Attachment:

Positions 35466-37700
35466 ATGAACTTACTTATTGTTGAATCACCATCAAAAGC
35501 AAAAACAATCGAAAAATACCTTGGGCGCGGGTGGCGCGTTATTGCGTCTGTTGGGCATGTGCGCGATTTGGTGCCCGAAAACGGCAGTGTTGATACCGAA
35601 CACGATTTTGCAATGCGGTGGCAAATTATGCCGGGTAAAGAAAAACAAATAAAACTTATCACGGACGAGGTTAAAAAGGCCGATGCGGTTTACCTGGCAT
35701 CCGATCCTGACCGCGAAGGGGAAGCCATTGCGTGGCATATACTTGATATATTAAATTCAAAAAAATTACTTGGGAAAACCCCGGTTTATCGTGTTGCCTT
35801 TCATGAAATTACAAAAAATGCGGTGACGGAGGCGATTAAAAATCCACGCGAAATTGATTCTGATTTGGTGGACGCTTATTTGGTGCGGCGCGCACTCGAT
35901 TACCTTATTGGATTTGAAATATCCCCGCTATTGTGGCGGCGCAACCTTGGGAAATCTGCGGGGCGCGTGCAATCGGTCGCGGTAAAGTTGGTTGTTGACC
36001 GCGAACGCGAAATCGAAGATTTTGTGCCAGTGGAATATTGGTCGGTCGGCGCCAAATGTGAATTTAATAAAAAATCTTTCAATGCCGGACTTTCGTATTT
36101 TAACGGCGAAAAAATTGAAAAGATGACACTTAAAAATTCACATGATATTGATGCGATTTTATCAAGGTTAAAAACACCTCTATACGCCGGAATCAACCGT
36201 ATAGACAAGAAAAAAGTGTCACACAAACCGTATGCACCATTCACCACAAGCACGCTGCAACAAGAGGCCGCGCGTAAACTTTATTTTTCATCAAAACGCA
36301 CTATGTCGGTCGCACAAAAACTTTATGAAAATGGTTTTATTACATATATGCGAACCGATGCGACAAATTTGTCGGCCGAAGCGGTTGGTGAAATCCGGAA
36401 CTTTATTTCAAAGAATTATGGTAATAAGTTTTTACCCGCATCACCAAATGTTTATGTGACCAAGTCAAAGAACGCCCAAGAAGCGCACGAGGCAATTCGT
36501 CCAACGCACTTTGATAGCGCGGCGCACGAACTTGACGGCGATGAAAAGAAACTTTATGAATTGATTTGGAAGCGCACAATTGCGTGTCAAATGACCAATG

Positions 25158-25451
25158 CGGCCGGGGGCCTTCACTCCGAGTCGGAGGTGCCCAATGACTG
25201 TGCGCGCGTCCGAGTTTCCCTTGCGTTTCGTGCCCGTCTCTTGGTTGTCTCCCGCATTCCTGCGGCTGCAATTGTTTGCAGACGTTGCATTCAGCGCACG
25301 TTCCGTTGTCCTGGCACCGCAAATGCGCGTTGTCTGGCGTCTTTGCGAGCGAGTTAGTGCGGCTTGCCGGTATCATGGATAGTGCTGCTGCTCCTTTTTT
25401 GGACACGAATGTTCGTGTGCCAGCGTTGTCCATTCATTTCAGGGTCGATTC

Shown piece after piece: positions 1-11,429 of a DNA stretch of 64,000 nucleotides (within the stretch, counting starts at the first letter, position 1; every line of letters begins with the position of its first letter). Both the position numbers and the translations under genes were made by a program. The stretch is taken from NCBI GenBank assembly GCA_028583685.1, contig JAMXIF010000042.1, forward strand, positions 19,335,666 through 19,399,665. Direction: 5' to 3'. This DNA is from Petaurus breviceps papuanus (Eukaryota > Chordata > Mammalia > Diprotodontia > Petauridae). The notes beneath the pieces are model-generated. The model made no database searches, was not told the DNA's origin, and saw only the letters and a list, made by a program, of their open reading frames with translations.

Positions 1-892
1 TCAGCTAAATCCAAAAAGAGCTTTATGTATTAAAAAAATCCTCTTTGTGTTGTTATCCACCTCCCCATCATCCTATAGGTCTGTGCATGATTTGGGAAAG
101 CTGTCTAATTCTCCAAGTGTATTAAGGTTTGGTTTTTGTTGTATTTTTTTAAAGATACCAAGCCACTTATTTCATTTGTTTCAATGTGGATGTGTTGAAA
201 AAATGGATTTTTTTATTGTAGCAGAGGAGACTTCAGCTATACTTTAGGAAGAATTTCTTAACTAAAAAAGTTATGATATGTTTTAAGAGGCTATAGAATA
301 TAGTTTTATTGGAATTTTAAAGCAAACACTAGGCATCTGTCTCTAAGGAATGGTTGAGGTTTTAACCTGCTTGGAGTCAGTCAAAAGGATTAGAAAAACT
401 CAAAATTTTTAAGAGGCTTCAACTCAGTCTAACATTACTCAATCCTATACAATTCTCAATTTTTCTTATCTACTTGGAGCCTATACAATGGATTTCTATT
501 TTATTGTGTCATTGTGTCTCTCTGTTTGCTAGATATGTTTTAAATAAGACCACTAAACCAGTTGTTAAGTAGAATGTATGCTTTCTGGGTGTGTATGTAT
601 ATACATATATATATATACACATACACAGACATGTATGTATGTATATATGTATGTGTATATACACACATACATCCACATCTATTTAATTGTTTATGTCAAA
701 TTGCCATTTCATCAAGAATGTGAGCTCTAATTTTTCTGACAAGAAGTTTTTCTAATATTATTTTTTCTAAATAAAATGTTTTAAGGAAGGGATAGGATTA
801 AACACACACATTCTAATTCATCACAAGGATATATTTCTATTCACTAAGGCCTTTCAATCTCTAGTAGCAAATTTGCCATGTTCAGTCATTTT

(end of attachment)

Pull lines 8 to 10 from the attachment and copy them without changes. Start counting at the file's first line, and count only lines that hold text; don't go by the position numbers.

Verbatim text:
36001 GCGAACGCGAAATCGAAGATTTTGTGCCAGTGGAATATTGGTCGGTCGGCGCCAAATGTGAATTTAATAAAAAATCTTTCAATGCCGGACTTTCGTATTT
36101 TAACGGCGAAAAAATTGAAAAGATGACACTTAAAAATTCACATGATATTGATGCGATTTTATCAAGGTTAAAAACACCTCTATACGCCGGAATCAACCGT
36201 ATAGACAAGAAAAAAGTGTCACACAAACCGTATGCACCATTCACCACAAGCACGCTGCAACAAGAGGCCGCGCGTAAACTTTATTTTTCATCAAAACGCA